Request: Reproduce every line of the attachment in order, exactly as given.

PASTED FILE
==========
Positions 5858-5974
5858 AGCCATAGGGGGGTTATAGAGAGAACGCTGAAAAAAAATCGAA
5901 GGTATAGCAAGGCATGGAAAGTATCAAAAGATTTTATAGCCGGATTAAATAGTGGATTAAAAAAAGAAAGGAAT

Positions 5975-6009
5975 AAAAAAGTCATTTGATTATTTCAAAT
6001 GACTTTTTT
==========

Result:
Positions 5858-5974
5858 AGCCATAGGGGGGTTATAGAGAGAACGCTGAAAAAAAATCGAA
5901 GGTATAGCAAGGCATGGAAAGTATCAAAAGATTTTATAGCCGGATTAAATAGTGGATTAAAAAAAGAAAGGAAT

Positions 5975-6009
5975 AAAAAAGTCATTTGATTATTTCAAAT
6001 GACTTTTTT